Tuesday, November 15, 2011

Presenting Rachael

I struggled with this post. I’m ambivalent, at best, about presents. I hate to wrap—I think it’s a waste of time and resources—so I’m the kind of person who hides the gift behind her back and says, “Pick a hand.” Giving is nice, but the getting part stresses me out.

There’s so much managing of emotion that goes along with presents. And oh, my goodness, do my codependent tendencies come out when I’m thinking about this.

Say it’s your birthday. Perhaps you get just what you want. Great! But then you have to think of adequate words to thank the giver, which can be difficult. Worse, you get something you didn’t want, in which case you have to work even harder to find words that aren’t lies but convey something better, warmer, than disappointment.

And if you’re the giver? That’s even harder. You think and plan and make and knit and sew and plot, and in four seconds, the gift is received and pushed aside in order to open the next one. I really try to prevent myself from saying “Do you like it? Do you really like it? Look, did you see that it flies/walks/cries when you push this button? It’s so you, isn’t it? You love it, right? Do you love it?” because then I’m making the poor recipient manage all the emotions that I myself have a hard time with.

Maybe it has something to do with the fact that when I was a kid, I was sneaky. I could pull off a piece of tape like I was one of Santa’s elves. Mom never suspected that I already knew what every present under the tree already was, and I had to keep it that way—when I opened the big book of fairy tales, I had to act surprised while I managed the disappointment (that I’d brought down onto my own head) that there were no surprises left on Christmas morning, none at all.

That shaped me into who I am today. If someone places a present in front of me with the wrapping paper gapping open, I’ll shut my eyes and hold the paper in place while hollering for someone to get me some tape. If I think an area might be off-limits due to present-goings-on, I’ll stay out of the entire room. If a receipt falls to the floor and I start to read it, the second I think it might be private, my eyes shut tight. I hate figuring out surprises in advance now, to the extent that when I’m reading mystery novels, I work hard not to think too much about whodunit. I want that reward. I don’t even read the backs of books. I want the surprise.

So I can’t wait for December 6th. Juliet Blackwell’s new book, Dead Bolt, comes out, and if anyone breathes a word of the ending before I get there, I’ll hit that person in the head with a dictionary. I’m just saying.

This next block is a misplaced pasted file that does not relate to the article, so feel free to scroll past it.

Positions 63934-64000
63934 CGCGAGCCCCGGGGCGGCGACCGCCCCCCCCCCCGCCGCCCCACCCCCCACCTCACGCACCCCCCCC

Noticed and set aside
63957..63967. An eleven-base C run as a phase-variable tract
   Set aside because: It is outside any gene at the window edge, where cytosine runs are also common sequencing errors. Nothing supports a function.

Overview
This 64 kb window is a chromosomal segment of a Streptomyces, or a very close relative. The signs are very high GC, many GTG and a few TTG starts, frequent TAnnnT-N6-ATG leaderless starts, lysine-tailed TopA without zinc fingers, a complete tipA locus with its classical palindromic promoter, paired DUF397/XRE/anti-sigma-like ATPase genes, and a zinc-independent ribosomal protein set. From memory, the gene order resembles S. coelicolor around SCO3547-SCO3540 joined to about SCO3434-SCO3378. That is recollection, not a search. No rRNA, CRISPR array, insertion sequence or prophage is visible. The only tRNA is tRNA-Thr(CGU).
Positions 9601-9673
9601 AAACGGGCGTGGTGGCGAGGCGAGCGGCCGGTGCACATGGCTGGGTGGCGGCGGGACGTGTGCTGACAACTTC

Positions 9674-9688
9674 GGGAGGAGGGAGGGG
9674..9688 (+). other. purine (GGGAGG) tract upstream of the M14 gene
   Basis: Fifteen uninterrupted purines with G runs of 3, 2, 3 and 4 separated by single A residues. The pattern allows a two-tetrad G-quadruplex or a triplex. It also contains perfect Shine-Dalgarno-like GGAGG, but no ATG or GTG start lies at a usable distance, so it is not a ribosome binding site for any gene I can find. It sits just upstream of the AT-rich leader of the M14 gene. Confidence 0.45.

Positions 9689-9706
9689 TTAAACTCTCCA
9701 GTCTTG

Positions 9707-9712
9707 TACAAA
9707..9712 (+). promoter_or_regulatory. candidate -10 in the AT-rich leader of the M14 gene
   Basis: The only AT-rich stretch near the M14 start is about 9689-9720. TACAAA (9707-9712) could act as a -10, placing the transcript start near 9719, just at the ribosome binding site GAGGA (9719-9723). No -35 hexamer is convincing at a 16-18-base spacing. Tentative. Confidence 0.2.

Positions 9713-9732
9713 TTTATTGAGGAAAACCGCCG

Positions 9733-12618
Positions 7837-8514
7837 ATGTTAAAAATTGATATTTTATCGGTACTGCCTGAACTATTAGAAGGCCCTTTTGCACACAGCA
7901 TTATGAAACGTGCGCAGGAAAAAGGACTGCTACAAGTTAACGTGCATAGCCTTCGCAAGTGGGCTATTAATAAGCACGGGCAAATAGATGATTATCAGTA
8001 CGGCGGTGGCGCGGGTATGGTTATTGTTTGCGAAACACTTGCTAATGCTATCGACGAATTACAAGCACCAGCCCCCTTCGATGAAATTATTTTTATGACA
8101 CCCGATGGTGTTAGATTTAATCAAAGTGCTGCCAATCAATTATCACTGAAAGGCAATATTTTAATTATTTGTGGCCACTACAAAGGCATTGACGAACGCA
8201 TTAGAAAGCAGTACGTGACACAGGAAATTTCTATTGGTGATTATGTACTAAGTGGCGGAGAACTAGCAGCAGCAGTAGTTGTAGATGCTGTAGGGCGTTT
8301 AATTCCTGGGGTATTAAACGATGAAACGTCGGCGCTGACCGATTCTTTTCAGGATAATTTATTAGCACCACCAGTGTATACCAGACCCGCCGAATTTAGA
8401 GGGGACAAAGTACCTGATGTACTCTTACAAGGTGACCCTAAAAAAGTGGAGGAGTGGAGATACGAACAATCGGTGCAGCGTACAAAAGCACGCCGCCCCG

Juliet Blackwell said...

Ha! One Christmas Eve my sister and I snuck down and checked out all the presents under the Christmas tree. The next morning was the most wretched Christmas, EVER. There's a lot to be said for letting a surprise be a surprise...and I won't tell you the ending of Dead Bolt, I promise!!! (thanks for the plug!)

Gigi Pandian said...

Juliet almost revealed something to me about Deadbolt! It wasn't the ending, but I still told her not to ;)

My dad always has always told me ahead of time what a gift is. It's so funny that he doesn't get why my mom and I try to tell him to stop.

Sophie Littlefield said...

presents weird me out too, yesterday's post notwithstanding. the pressure to find something perfect for someone is unbearable, especially when it's on a schedule. I would way, way way give something to a friend for no reason at all, just because i saw it and it reminded me of her, than for a specific holiday or birthday. so many emotions when you are trying to find an object that says "this is how much i care about you"!

Barbara said...

I was always a gift finder as a kid. One year I couldn't find any only to discover Mom had hid them under my own bed because she knew I never cleaned under there unless forced. Very smart of her. Now I get accused of rattling gifts but never do for just those same reasons, the surprise isn't much if it isn't a surprise.

L.G.C. Smith said...

When I was seven, I started taking it as a personal challenge to locate every Christmas gift in the house before it was wrapped. I remember getting a ladder out by myself and climbing up into the attic. I found the Francie doll I'd asked for, and everything else, and I never let on that I'd found anything. We moved every year, so every house had new hidey holes. I enjoyed the present hunt a lot. One of my sisters, however, and my mother, are still, to this day, present openers. Like you, Rachael, they are elf-handed with tape. It's an amazing talent. And they are never surprised, and never repentent. And they brazenly don't care.

Adrienne Bell said...

I used to be a terrible peek-er too. Not so much anymore. Now I'm more like you. I like surprises more.